Sermon 6/17/2016: Al HaDvash v’Al Ha’Oketz
“Al hadv’ash v’al haoketz – through the honey and the sting; al hamar v’hamatok – through the bitter and the sweet; al biteinu hatinoket – for the sake of our little daughter; sh’mor Eli hatov – good God keep us safe. Al ha-eish ham’vo-eret – through the burning flame; al hamayim hazakim -through pure water; al ha-ish hashav habay’ta min hamerchakim – for the sake of the man returning home from afar.
Al kol eileh, al kol eileh – on all of this, on all of this; sh’mor na li Eli hatov – please good God keep us safe; Al hadv’ash v’al haoketz – through the honey and the sting; al hamar v’hamatok – through the bitter and the sweet. Al na taakor natua – please don’t uproot what has been planted; al tishkach et hatikvah – do not take away hope. Hashiveini v’ashuva – Return me, and I will be returned; el ha’aretz hatovah – to a land that is good.”
Naomi Shemer’s classic Israeli song, echoes as vibrantly in any place today, as when she wrote it in Israel after the Yom Kippur war for her sister Ruthie, who had lost her husband. She sings-
“My God, keep this house, this garden and this wall from sorrow, from unexpected fear and from war. Keep safe what little I have, the light and the children, and the ripened fruit that has yet to be picked.”
“A tree rustles in the wind. A star cascades in the distance. And now my heart’s desires are recorded in the darkness. Please keep all these safe for me. Keep safe the ones I love, the quiet, the crying, and this very song.”[i]
Naomi Shemer’s classic Israeli song is a prayer. An acknowledgement that life is filled with times of bitterness and times of sweet. It is a heartfelt plea – through all of life – God keep us, nurture us, accompany us.
Similarly, Moses instructs Aaron and his sons to speak a blessing in our portion that asks for God’s protection:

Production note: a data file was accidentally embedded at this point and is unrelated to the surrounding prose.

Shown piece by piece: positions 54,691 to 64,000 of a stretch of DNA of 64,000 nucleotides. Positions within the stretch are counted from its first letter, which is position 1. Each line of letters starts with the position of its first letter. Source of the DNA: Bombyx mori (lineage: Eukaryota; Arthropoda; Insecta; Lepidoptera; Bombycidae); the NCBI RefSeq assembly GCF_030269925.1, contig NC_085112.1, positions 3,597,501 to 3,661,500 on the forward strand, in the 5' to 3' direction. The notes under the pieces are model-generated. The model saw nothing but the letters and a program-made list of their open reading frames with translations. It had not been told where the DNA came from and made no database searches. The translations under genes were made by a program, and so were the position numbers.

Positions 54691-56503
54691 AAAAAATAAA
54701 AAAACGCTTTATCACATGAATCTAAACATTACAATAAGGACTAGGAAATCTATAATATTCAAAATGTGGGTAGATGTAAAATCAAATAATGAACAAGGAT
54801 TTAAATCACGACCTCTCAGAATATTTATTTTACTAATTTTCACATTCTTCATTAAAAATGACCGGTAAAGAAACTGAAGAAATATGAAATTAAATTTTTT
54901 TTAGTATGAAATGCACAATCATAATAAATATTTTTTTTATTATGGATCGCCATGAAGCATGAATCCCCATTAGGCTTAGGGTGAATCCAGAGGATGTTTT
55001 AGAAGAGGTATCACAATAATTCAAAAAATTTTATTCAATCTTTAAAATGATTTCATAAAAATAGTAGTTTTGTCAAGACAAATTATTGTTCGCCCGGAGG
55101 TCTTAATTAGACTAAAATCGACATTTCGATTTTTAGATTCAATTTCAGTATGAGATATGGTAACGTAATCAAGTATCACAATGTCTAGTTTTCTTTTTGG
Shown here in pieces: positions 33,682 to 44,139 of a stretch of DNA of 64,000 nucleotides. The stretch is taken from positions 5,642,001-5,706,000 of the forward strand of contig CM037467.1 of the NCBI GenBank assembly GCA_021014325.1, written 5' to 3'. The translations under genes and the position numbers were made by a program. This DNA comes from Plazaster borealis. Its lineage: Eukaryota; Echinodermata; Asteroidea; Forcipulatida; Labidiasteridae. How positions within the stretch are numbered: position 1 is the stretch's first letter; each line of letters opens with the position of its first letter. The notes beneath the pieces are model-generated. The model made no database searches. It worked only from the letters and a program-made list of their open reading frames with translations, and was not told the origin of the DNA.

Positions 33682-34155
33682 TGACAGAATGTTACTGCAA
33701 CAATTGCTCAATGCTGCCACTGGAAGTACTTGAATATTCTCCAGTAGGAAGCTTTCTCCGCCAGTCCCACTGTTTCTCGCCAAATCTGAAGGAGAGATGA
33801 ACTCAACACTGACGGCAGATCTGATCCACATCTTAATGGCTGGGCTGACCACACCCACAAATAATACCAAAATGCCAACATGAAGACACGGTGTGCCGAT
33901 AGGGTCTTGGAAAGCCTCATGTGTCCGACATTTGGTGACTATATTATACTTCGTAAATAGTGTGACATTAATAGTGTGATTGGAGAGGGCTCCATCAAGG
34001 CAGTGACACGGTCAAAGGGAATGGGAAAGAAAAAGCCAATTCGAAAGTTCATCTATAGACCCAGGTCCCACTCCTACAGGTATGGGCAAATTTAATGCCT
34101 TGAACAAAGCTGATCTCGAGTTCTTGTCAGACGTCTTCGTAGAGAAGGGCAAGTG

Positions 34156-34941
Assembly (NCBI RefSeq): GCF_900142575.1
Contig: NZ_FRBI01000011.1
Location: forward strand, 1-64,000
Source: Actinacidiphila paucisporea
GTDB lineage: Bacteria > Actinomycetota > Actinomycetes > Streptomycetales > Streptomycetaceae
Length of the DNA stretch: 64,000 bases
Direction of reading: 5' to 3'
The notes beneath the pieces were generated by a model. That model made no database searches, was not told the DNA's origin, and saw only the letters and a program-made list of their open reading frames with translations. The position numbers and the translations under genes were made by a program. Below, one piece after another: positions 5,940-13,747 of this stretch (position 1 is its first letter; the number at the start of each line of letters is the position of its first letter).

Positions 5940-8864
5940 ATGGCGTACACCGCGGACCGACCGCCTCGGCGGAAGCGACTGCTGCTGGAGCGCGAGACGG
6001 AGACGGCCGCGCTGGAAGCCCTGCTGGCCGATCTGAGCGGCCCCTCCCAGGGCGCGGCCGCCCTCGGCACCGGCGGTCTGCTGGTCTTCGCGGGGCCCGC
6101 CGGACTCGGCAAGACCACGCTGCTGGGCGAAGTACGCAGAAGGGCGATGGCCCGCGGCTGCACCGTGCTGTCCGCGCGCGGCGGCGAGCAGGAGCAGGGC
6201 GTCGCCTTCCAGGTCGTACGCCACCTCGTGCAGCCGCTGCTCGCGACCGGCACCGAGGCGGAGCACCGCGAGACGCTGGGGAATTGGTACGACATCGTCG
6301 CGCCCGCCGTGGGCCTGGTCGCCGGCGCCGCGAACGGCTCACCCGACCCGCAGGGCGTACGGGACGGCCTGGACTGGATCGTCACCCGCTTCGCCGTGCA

“May God bless you and protect you – May God deal kindly and graciously with you – May God be favorable to you and grant you peace!”[ii]
Such a blessing acknowledges that there are life times that sting, for if life were always safe and good, we would not need a blessing, a plea for protection, a prayer for only kindness, favorability and peace to be uttered over us.
It has been a week where we have felt the bitter sting of life too clearly. Shock, disbelief, anxiety, sadness, anger, have been ours. Orlando. 49 dead. More wounded. The worst terror attack since 9/11. The details of the mass shooting at the Pulse Nightclub last Sunday revealing minute-by-minute true horror. We heard and watched unfold an act of heinous proportions inspired by radicalized Islam, homophobia, and hate. As a country we are in tremendous pain. And a thousand-fold the pain of our gay brothers and sisters who were targeted. A hundred- thousand-fold the pain of family and friends of those innocents.
Our lives seem that they cannot go on as normal.
Life can be too bitter. Last week, an act of terrorism in Tel Aviv. Four people murdered and others injured at the Sarona Market. Just yesterday the murder by gun and knife, of Jo Cox, a 42 year-old British Labour Member of Parliament, by a man inspired by radical websites and hate.
Weekly, we hear the stories of refugees whose lives have been uprooted by regimes that are more about power and self, than about their country’s good. Each day, folk beaten or gunned down. Our news stories, more often than not, report violence and difficulties and sadness. That‘s why a “good news story” is labelled as such by the media presenters. As if, those of us who are constantly barraged with word of life’s misfortunes, have to have the anomaly pointed out to us.
Even on a smaller personal scale, the possibility of difficulty in life is always imminent: job or financial insecurity, the loss of a home, the hurtfulness of a bully, the unkind word. In Israel the saying: Chaim, Zeh Lo Picnic! – Life it’s not a picnic! rings true. Yes there is oketz/sting and mar/bitterness in existence.
Yet, as our priestly blessing from the Torah portion Naso implies – there can also be good in life. As Naomi Shemer sings: there is also dvash/honey and matok/sweet.
We relish the good times. Meals with our families. Days spent playing with friends. Hikes in nature. Shopping trips to stores laden with food and goods. Times spent playing with our pets. Watching our children achieve. We can only hope and pray that in the sum of our existence, the goodness in life will override and outlast the potential for the bad times.